Disclaimer: This watch was sent to me to review and I was not incentivized in any way to make this review. This is in no way sponsored by Heinrich or any other entity. All opinions here are my own. Since these watches are prototype and were worn/used by other reviewers, please make note that the experience might differ from that of a new production unit.

Video Review


  1. Introduction
  2. Case
  3. Dial
  4. Lume
  5. Bracelet
  6. Movement
  7. On The Wrist
  8. Concluding Thoughts

Heinrich Taucher

If you haven’t already noticed, most of the watches that I’ve reviewed so far are either from German brands or micro-brands. And this isn’t an accident – I intentionally seek out these watches because I really enjoy them. So when I first heard about Heinrich, a German micro-brand that is developing a 70s inspired dive watch, I was ecstatic. I quickly got in touch with the owner, Wolfgang Heinrich, and requested to be put on the list of reviewers. Fast forward 3-4 months and I finally got my hands on the Heinrich Taucher. ‘Taucher‘ means Diver in German, and these watches are fantastic in the metal.

There’s a few things I repeatedly echo on this page, and among those is my love for 70s watch design, dive watches, and more generally tool watches. And that’s putting aside my illogical love for blue! So you can already see why these watches appeal to me. The Heinrich Taucher will be released on Kickstarter later this year, with an early bird price of $639. They will be available in three standard models – Black, Blue and Green. And Wolfgang was kind enough to let me spend time with all three.

The $639 price tag is on the higher end of the micro-brand diver spectrum that we’re seeing today. But when you consider the fact that this watch is ‘Made in Germany’, (i.e. a significant portion of the finishing and all the assembly and quality control is taking place in Germany), this isn’t unreasonable at all. Wolfgang has been very transparent with his entire manufacturing and assembly setup; with basic manufacturing occurring in Hong Kong and the rest in Germany. According to him, these watches will be audited by the Chamber of Commerce in Pforzheim and will be issued a certificate of origin indicating that it meets all the regulations to have the ‘Made in Germany‘ label on the dial and case-back. He has shared the entire breakdown with me, and I believe he will also make this available to you if you request him. Much respect to him for choosing to maintain this level of transparency.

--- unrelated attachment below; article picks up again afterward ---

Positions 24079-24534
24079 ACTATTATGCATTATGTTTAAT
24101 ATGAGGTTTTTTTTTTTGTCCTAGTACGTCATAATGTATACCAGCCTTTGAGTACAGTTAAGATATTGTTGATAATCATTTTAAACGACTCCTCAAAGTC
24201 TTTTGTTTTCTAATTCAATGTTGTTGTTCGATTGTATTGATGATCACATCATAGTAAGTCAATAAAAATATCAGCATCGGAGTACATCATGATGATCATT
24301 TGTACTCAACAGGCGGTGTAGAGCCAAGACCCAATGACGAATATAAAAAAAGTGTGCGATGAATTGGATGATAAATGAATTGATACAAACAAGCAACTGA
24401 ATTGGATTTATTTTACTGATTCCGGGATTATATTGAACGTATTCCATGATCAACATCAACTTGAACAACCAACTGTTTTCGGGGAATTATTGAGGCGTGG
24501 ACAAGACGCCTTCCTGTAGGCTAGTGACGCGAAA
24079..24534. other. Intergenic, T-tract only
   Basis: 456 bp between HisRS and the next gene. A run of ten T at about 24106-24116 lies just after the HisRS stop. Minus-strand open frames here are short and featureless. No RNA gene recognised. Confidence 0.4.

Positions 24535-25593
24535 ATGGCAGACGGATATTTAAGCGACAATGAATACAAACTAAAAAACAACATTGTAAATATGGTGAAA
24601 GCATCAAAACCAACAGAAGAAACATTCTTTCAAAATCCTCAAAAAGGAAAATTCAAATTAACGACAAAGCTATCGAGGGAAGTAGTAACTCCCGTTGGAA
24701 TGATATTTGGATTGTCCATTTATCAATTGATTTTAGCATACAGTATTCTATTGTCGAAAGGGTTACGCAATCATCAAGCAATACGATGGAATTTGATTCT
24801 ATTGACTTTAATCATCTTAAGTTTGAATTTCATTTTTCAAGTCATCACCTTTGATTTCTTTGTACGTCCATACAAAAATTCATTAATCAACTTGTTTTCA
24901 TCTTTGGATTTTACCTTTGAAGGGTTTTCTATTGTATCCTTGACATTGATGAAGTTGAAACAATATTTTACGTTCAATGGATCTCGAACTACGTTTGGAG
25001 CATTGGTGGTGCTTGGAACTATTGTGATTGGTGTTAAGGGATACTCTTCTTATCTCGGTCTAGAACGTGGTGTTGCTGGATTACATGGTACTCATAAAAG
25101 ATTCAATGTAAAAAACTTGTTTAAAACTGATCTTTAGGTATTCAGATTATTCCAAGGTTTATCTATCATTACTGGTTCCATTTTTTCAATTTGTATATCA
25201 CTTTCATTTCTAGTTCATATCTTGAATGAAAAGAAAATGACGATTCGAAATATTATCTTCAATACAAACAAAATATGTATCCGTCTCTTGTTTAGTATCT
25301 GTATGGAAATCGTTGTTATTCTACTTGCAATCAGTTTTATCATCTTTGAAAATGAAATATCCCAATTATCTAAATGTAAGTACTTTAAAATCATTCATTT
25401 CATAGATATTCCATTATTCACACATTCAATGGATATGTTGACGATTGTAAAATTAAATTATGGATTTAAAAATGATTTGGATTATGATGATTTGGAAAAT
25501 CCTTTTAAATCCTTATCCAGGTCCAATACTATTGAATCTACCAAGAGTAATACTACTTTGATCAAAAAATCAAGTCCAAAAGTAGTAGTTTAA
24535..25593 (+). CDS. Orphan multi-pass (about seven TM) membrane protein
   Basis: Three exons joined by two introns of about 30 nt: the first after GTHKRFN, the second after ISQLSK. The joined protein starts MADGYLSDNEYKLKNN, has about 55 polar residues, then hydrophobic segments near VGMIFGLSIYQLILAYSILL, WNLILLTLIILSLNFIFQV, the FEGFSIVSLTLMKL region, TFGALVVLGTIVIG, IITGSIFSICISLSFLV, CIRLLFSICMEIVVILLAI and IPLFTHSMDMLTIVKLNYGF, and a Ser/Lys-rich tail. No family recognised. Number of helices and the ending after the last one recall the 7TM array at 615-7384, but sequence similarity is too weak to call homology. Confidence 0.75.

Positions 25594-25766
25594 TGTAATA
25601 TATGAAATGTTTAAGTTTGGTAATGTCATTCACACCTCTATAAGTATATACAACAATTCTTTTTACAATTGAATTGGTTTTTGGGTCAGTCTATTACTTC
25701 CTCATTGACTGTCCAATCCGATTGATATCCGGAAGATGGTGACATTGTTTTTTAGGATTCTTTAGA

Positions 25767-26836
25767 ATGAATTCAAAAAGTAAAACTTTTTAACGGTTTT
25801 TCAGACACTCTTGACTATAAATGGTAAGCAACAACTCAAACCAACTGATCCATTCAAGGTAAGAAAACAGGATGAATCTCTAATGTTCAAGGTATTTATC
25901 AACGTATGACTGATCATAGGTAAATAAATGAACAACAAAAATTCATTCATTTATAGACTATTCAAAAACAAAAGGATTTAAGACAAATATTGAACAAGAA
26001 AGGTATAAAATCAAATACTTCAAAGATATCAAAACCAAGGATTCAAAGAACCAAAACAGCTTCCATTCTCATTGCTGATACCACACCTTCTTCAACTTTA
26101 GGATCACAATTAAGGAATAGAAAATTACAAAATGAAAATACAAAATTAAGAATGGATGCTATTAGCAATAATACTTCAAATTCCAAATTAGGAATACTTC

Let’s get to the watches now!


The case measures 41mm in diameter, 48mm from lug-to-lug and 13.5mm tall. Realistically, it is closer to a 11.5mm watch, since the 2mm crystal protrudes out of the case a fair bit. The case design is very 70s and very appealing.

It looks like a watch that was cut out of a slab of metal, and I love all the angular surfaces. It is a very aggressive design, and just screams tool watch. The case is almost entirely brushed, with thin polished edges on the top surfaces.

There are short lugs, if you can even call them that, and they pair with the bracelet to give you an almost integrated bracelet aesthetic. The lug width is 20mm, and you have drilled through lugs. Everything here is vertically brushed and the finishing is great.

There is a 120 click unidirectional bezel that has a sapphire insert. The bezel has Arabic numerals for every 10 minute marker, and ticks for every 5 minutes. All these are lumed with a colored BGW9 pigment. The bezel action is excellent and I didn’t notice any back-play.

Most impressive is the terrific knurling and patterning on the bezel edge that makes it very easy to grip and operate. Excellent functionality aside, this looks pretty awesome too.

There is a signed screw-down crown at the 3 o’clock position that is well proportioned and also has excellent grip thanks to the aggressive knurling. I didn’t notice any crown or stem wobble. The signed crown has the brand’s logo that seems to be also filled with some kind of paint. Unnecessary, but definitely looks cool. I did notice that the stem seems a bit short (or the crown tube in the case is too tall), because the first position of the movement, that is the manual winding position, is too close to the case’s threads, and you end up just screwing the crown down if you try to manually wind the watch. This is a prototype, so I suspect (and hope) that this will be fixed on the production units.

Flipping it over, you have a screw down case back that is also stamped with the brand’s name and logo. There is a very neat wave pattern surrounding this, and once again it is painted like on the crown. The case-back isn’t very tall, and helps improve the overall comfort on the wrist. Good job here. This watch is rated for up to 200m of water resistance, which is more than reasonable for a 11.5mm diver.

Overall, the case is a huge success and I don’t have any problems with the design or execution. The bezel and crown are particularly impressive!


I was sent all three dial options – black, blue and green. I ended up wearing the green dial the most, but the blue one looks awesome too. The base of the dials have a sunburst finish, and this comes through beautifully on the blue and green variants.

According to Wolfgang, he’s open to adding new colors to the Kickstarter campaign based on feedback. I think Green and Red are going to be the new popular colors for 2020-2021, so I expect to see the Green fly off the shelves.

As you’ll see throughout this review, the Taucher takes many steps forward in establishing itself as a robust and weather proof tool watch. But there is one area in which this watch trades functionality for form, and that is with the absence of a minute or seconds track. This is a bold move, and one that Wolfgang stands by. Realistically, this watch is unlikely to be used as a serious diving instrument.

But even as an everyday tool watch, some method of short interval tracking would’ve been nice. That said, it doesn’t take away from the design, and if anything, the negative space really allows the hour indices to come through.

The oversized and applied hour indices look quite amazing. You have a perfectly symmetric distribution of indices, with tear drops at the 4 extremities, and circular indices for the rest.

These indices, like the rest of the metal dial elements, are brushed stainless steel. They do have enough of a shimmer to them under lighting variations. The indices are filled with a colored BGW9 pigment, and quite generously so.

You have the brand’s name and logo under the 12 o’clock position. There was a survey conducted regarding the size of this logo, and I believe the final production units will have a smaller logo. It looks pretty large in renders and photographs, but it never felt that way in person. Making it smaller should be fine though, and that’s what the people wanted!